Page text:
Tuesday, January 13, 2009

Instead of A-10s, F-16s now selected to temporarily replace AH-64s in South Korea

By Joachim Jacob

(Updated 15 January 2009)

In late 2008, the United States had planned to send 12 A-10 Thunderbolt IIs to the Republic of Korea to temporarily replace U.S. Army AH-64 Apache attack helicopters bound for Iraq and Afghanistan. But both sides changed that plan because of required maintenance for the A-10 aircraft, U.S. and South Korean military officials announced today during a news conference at South Korea's Ministry of National Defense in Seoul. Instead of the A-10s, 12 F-16 Fighting Falcons now will deploy.

During the news conference, 7th Air Force chief of staff Col. Mike Chandler said the change of plans is due to a structural issue with the A-10's airframe. Chandler said the A-10s are undergoing inspections to ensure they are airworthy, but using the F-16s in their place would not hamper USFK's close-air-support capabilities. "The air-to-ground mission and the close-air-support mission are primarily to support the soldiers on the ground," Chandler said. "Helicopters, the A-10 platform and the F-16 platform are all capable of performing that mission."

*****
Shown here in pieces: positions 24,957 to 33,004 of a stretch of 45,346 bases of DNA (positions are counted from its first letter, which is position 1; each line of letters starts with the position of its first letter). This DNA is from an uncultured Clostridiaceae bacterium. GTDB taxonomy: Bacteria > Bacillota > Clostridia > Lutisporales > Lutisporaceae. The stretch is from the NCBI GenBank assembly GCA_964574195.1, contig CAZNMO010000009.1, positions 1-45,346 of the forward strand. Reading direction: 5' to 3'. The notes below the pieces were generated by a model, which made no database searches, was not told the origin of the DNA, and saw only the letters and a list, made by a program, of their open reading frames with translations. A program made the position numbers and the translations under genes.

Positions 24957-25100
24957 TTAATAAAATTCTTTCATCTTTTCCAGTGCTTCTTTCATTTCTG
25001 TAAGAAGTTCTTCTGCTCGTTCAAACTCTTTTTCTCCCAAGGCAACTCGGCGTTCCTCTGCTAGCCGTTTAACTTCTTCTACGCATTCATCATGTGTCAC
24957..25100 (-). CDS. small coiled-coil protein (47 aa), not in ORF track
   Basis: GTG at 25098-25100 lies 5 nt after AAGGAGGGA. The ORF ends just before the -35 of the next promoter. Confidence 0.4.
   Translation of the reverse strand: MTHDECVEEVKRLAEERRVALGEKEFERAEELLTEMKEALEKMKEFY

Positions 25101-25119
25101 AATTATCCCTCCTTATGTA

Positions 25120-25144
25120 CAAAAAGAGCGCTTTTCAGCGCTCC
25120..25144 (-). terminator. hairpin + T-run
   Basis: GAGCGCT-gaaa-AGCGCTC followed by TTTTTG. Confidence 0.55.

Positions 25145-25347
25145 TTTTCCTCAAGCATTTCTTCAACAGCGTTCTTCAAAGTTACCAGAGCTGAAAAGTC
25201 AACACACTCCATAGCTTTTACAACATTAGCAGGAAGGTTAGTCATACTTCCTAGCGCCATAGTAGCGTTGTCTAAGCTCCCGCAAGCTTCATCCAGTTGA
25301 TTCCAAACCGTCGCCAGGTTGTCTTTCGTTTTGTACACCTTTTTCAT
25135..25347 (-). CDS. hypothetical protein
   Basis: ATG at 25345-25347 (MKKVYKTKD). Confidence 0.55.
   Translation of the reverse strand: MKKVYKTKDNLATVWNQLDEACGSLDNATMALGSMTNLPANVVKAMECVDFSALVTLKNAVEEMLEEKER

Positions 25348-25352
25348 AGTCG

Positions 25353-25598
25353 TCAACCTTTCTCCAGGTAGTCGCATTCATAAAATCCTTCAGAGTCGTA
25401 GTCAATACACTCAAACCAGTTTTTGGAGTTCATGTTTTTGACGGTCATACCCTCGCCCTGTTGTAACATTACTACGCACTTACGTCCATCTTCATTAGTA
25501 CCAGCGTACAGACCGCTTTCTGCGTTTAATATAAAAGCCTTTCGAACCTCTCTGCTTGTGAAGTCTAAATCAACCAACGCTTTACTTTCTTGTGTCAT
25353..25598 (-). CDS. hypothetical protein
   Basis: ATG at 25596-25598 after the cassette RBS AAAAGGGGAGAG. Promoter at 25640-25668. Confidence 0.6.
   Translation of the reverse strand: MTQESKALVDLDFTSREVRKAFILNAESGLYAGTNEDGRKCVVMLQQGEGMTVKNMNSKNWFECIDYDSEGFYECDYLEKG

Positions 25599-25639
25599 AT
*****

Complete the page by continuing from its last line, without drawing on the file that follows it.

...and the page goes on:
Col. Mike Chandler, left, chief of staff of the 7th Air Force, answers reporters' questions at the Ministry of National Defense in Seoul, Tuesday. He said the U.S. military plans to temporarily deploy 12 F-16 fighters to South Korea to replace departing Apache Longbow attack helicopters. At right is Col. Lee Geon-wan, chief of the Joint Chiefs of Staff's air operations bureau. (Photo by Yonhap)

At least in my eyes, the reason for this important change of aircraft types must be clearly related to ongoing problems with inspections and repairs on A-10s due to wing cracks which resulted in large-scale partial A-10 groundings since October last year. But it's still unknown to me which A-10 unit was originally slated to deploy to South Korea for this replacement.

According to The Korea Times, Chandler said maintenance requirements mainly deal with structural problems with A-10 models, adding it would take a year to repair all A-10 assets. WOW! That would be in sharp contrast to previous reports which talked about a six-month time frame.

Today, on their public website United States Forces Korea (USFK) published a related press release:

F-16 Rotation to Replace Departing 1-2 ARB

Release #090113-1